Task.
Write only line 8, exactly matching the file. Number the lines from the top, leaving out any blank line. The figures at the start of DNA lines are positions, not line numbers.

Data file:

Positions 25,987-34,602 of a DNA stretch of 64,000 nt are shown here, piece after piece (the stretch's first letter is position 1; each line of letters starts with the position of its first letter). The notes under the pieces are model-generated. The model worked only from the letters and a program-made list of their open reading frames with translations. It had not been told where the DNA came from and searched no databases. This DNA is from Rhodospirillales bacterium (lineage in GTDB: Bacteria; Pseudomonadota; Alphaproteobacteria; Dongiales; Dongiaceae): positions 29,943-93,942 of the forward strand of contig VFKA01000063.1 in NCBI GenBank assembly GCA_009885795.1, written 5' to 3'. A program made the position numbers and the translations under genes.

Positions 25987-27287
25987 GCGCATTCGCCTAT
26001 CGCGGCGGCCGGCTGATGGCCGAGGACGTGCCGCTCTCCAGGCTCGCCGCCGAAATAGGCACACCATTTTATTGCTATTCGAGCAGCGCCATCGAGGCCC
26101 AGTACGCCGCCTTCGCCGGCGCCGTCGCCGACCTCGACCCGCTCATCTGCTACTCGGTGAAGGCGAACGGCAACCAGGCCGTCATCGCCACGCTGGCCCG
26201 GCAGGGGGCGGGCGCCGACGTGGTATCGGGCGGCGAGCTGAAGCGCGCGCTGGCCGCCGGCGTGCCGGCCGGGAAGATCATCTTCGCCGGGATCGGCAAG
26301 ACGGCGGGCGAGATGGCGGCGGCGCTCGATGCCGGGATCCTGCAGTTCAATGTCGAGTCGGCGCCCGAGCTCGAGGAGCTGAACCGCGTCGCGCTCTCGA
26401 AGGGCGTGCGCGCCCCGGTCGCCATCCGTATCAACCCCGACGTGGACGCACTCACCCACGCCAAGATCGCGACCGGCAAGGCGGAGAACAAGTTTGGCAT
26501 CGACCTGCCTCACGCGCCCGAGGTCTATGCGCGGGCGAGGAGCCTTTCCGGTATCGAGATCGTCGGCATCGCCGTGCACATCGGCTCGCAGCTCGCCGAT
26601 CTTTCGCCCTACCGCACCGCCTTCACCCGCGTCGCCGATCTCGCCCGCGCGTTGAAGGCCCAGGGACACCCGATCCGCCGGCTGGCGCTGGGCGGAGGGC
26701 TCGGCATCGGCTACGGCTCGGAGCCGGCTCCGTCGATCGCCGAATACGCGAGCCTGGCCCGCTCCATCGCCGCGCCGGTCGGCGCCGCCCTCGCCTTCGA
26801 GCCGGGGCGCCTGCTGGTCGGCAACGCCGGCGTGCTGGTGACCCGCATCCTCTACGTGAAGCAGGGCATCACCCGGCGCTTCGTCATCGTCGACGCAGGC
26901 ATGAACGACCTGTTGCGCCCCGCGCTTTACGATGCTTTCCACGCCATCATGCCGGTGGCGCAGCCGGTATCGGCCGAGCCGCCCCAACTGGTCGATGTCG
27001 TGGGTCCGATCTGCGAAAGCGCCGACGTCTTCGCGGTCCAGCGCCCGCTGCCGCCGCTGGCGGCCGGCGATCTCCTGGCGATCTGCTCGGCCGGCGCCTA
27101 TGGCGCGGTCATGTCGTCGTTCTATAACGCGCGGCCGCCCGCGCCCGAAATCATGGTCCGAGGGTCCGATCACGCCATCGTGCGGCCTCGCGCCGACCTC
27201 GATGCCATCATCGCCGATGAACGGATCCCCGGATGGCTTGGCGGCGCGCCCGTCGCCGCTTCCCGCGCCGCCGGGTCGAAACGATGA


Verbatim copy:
26401 AGGGCGTGCGCGCCCCGGTCGCCATCCGTATCAACCCCGACGTGGACGCACTCACCCACGCCAAGATCGCGACCGGCAAGGCGGAGAACAAGTTTGGCAT